I’m going to take a look at the popular Linux distribution Mandriva; more specifically, their latest free-of-charge desktop outing Mandriva Free 2007.

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More in Tux Machines

Red Hat News

Linux Devices

Leftovers: OSS

  • Quantifying Benefits of Network Virtualization in the Data Center
    Modern data centers have increased significantly in scale and complexity as compute and storage resources become highly virtualized. The rise of the DevOps style of application deployment means that data center resources must be agile and respond rapidly to changing workload requirements. Data center network technologies have been challenged to keep up with these rapidly evolving application requirements.
  • Apache Zeppelin Joins Several Other Projects Gaining Top-Level Status
    As we've been reporting, The Apache Software Foundation, which incubates more than 350 open source projects and initiatives, has been elevating a lot of interesting new tools to Top-Level Status recently. The foundation has also made clear that you can expect more on this front, as graduating projects to Top-Level Status helps them get both advanced stewardship and certainly far more contributions. Only a few days ago, the foundation announced that a project called TinkerPop has graduated from the Apache Incubator to become a Top-Level Project (TLP). TinkerPop is a graph computing framework that provides developers the tools required to build modern graph applications in any application domain and at any scale. Now, it has announced that Apache Zeppelin has graduated as well. Zeppelin is a web-based notebook that enables interactive data analytics.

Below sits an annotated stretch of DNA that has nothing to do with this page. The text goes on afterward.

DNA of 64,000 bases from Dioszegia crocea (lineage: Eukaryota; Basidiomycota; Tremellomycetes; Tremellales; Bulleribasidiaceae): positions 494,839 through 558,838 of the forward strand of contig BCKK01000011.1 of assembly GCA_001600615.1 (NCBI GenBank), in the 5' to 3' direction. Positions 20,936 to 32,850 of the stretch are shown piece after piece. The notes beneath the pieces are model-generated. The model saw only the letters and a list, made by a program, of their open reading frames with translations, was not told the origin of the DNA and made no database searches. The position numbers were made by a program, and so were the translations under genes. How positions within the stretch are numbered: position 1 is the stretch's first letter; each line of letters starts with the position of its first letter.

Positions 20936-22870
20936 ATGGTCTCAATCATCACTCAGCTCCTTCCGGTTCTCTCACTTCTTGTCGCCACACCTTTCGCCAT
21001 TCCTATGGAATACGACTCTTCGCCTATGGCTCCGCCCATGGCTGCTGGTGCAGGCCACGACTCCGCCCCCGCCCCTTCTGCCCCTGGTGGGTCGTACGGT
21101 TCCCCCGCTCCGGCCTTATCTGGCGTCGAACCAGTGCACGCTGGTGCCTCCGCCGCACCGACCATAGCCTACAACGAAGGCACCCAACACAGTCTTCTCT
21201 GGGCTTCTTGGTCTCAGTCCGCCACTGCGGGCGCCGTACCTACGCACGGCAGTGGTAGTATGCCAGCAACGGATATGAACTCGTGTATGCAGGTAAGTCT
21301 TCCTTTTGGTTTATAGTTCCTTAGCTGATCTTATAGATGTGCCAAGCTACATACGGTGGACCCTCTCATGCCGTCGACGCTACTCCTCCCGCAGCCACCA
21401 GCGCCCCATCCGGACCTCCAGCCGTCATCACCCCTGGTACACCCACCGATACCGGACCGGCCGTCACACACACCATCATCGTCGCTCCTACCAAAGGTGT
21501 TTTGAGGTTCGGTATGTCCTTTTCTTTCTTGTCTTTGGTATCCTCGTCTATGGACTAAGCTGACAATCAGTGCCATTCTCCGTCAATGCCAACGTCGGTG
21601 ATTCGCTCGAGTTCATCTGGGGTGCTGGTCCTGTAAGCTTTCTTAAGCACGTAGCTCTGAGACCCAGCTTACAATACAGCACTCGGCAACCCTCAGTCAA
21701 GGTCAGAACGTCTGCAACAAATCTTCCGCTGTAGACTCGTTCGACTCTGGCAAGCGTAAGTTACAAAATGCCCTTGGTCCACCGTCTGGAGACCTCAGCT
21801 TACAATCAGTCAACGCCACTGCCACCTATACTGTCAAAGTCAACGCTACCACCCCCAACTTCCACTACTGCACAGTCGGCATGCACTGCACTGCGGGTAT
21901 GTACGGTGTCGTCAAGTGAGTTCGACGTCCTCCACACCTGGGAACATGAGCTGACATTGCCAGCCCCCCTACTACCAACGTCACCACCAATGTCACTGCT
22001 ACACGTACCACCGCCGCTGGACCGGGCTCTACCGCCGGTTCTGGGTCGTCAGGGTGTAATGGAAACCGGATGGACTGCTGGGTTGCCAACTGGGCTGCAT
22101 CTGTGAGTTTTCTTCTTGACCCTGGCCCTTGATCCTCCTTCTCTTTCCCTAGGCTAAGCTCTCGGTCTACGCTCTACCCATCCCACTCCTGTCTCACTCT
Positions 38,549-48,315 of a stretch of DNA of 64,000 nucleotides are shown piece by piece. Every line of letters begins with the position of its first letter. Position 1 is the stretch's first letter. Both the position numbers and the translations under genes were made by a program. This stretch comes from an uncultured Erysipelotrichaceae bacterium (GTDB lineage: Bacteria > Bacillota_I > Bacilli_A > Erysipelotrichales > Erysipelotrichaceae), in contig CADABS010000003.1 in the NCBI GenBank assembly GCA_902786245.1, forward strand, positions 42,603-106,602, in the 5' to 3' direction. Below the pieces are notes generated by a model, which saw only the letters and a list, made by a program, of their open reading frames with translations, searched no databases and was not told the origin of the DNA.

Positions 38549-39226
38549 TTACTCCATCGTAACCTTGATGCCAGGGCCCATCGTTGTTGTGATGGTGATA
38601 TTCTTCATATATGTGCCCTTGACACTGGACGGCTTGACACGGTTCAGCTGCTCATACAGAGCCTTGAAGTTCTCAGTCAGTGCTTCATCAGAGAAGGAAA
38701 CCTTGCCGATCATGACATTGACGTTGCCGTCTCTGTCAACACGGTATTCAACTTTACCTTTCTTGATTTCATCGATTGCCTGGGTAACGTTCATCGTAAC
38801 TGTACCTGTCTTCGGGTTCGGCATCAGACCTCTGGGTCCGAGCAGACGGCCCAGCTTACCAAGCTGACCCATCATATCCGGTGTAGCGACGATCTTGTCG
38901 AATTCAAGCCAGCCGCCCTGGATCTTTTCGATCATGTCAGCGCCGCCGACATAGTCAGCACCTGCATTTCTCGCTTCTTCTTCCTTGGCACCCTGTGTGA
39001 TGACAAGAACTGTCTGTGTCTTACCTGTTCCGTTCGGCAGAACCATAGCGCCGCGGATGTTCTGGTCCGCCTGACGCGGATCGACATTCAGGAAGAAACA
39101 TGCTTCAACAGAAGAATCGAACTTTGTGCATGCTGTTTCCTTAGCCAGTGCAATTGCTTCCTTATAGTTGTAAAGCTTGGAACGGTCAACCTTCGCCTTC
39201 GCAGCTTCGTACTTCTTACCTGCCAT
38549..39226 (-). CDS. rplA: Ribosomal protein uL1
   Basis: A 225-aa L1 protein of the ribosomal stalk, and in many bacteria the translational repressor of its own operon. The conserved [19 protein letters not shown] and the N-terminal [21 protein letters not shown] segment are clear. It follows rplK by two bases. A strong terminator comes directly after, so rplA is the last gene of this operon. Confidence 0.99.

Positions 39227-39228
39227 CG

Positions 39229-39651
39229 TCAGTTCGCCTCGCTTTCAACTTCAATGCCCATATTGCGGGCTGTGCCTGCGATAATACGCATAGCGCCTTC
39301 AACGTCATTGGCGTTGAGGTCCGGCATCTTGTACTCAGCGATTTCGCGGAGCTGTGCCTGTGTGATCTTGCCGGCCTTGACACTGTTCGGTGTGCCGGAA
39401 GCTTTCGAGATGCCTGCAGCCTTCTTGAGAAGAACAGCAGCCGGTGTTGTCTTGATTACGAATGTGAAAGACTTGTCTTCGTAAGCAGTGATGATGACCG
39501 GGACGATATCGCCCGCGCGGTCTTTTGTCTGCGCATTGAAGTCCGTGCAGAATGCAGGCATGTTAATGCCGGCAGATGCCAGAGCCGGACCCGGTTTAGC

• 6 Open Source Operating Systems for the Internet of Things (IoT)
    Whether you are small to large enterprises, IoT is one of the useful technology that can help you to be connected on-the-go.
  • 6 open source architecture projects to check out
    The world of architecture doesn't change as quickly as software, but architects are still finding new ways to share innovative designs and ideas. The open source architecture movement aims to make architectural designs, drawings, 3D renderings, and documentation freely available for integration into other projects under open source licenses. It owes much of its growth to the growing popularity of the maker movement, DIY culture, 3D printing, and CNC machines, as well as support from architects like Alejandro Aravana.
  • Yorubaname.com has gone opensource, codebase now on GitHub
    Online dictionary for yoruba names, YorubaName, has now made its backlog accessible to the public. In a post on their blog, the guys at YorubaName announced that the website codebase is now on GitHub.
  • A New Version of Rust Hits the Streets
    Version 1.9 of the Rust programming language has been released. Rust is a new language with a small but enthusiastic community of developers.
  • Here's how you can make a career in OpenStack
    OpenStack is one of the biggest open source movements. It is a free and open-source software platform for cloud computing, mostly deployed as an infrastructure-as-a-service (IaaS). The software platform consists of interrelated components that control hardware pools of processing, storage, and networking resources throughout a data centre. According to the official website, hundreds of the world's largest brands rely on OpenStack to run their businesses every day, reducing costs and helping them move faster. OpenStack has a strong ecosystem globally.
  • Compatibility before purity: Microsoft tweaks .NET Core again [Ed: Microsoft lied about .NET going Open Source; just forked it into Open Core version]
    Microsoft's open source fork of the .NET platform, called .NET Core, will be modified for better compatibility with existing applications, says Program Manager Immo Landwerth in a recent post.
  • EMC Ships Open Source Tool for Cloud and IoT Devices